Ledger Detailed Analysis for Firmware 1.4.1

Ledger, known for the Ledger nano s, issued a detailed analysis of their previously released firmware on 2018/03/06.

We would like to take the time to detail the security improvements made to our firmware, initially detailed on the blog post New firmware update 1.4.1 available for the Nano S published on the 6th of March. Following a transparent and responsible disclosure process, we are giving a full detailed assessment of the fixed attack vectors that the Firmware 1.4 patches, which were initially reported by three security researchers.

As the publication of these technical details might elevate the threat level of non-patched devices, we strongly encourage our users to update their firmware by following our step by step guide.

The article includes details about the patches for 3 different exploits, the most important of which is the MCU fooling exploit by Saleem Rashid.

MCU fooling is a mechanism that allows anyone with physical access to the wallet to spoof it to allow several scenarios like faking user coins, faking seed words and much more. The Ledger has two micro processors, one of which is responsible for verifying the signature of the other; the idea here is to integrate malicious code in that micro controller allowing it to do all sorts of things like simulating a button push, changing display text and others. Regarding this exploit, advised users, specially ones who bought their Ledger at a non official seller, to update their firmware.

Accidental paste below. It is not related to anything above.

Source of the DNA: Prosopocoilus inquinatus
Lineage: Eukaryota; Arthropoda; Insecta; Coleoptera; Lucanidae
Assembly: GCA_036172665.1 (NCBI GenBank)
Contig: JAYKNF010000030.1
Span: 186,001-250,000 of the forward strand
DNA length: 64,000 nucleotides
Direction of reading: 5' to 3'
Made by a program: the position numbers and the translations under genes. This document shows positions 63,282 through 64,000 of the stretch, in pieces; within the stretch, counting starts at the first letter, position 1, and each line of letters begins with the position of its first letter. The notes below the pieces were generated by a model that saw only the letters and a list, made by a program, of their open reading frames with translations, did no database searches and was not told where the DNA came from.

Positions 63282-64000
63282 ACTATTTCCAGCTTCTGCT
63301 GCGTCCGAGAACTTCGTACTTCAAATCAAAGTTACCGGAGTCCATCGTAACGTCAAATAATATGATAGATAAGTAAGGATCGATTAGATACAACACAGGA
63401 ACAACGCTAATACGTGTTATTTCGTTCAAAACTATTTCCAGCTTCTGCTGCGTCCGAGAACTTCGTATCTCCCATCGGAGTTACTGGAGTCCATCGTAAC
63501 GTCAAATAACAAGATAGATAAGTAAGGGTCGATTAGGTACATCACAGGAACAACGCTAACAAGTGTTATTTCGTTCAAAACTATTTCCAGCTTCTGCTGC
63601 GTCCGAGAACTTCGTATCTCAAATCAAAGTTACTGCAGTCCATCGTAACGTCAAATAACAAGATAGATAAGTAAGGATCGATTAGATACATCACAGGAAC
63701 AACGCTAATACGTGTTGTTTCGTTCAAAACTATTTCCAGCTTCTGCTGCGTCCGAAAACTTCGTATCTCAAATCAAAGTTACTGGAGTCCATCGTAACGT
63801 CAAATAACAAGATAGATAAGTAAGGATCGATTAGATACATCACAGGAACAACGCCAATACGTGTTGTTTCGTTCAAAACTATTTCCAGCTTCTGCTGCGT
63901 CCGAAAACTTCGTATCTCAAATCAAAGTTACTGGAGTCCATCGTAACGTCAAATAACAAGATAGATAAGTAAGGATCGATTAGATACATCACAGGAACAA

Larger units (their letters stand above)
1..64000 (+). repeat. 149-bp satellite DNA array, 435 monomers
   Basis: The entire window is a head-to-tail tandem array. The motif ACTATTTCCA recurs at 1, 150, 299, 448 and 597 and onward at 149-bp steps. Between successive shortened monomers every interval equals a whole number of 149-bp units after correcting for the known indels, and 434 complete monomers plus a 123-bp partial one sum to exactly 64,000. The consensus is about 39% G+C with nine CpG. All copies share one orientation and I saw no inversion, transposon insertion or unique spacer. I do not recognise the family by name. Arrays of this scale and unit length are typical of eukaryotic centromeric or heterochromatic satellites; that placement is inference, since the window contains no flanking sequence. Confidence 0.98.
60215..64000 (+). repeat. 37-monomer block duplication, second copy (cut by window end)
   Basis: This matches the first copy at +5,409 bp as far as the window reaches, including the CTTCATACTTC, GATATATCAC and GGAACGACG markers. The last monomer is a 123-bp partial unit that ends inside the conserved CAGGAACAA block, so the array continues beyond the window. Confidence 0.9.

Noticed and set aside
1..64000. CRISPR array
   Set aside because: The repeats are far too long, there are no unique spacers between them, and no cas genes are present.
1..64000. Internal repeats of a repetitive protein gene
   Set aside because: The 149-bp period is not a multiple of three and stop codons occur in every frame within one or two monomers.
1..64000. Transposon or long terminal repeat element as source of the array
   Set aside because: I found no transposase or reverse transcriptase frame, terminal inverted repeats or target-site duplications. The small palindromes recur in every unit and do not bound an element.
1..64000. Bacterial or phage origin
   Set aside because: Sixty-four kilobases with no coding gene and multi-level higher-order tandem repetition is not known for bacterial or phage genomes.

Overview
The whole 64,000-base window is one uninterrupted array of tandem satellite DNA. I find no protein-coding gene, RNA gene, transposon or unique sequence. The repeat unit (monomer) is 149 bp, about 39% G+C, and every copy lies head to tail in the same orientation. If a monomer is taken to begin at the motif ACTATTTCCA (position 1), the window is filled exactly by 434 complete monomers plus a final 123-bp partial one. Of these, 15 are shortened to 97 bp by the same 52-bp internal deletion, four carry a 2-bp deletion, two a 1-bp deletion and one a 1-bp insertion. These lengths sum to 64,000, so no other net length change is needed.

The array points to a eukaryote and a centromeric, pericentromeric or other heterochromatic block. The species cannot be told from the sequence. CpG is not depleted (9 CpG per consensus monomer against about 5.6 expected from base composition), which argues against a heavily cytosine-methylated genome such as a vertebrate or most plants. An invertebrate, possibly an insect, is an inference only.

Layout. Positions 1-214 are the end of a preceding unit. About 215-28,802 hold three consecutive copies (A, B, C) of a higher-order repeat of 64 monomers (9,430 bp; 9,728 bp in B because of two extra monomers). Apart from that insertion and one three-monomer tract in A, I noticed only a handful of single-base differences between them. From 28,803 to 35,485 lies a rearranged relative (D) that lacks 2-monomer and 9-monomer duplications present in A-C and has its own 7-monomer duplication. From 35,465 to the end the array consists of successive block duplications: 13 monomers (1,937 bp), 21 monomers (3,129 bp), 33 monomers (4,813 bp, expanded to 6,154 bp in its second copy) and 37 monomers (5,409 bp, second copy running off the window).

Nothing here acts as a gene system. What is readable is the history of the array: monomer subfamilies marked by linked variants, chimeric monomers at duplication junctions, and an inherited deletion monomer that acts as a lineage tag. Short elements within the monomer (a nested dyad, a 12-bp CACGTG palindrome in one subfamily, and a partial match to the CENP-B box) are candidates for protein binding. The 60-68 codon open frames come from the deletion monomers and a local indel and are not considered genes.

The second patched exploit described is the Isolation exploit by Sergei Volokitin, it allows unsigned applications the access to sensitive data held by other applications on the Ledger.

And the last patch is about the Oracle Padding on SCP by Timothée Isnard, as explained in the article:

Oracle padding is a famous cryptographic attack discovered in 2002 by Serge Vaudenay. It allows an attacker to know whether the padding of an encrypted message is correct or not. This mechanism allows to decrypt the datastream without actually knowing the key being used. Mounting this attack can be a bit tricky, especially considering that the throughput of the leakage is very low.

In our case, the researcher demonstrated that it was possible to mount the attack but was only able to retrieve a few bytes of the datastream.

If you are a Ledger user we strongly recommend you to make sure you are running the latest firmware as advised by Ledger.

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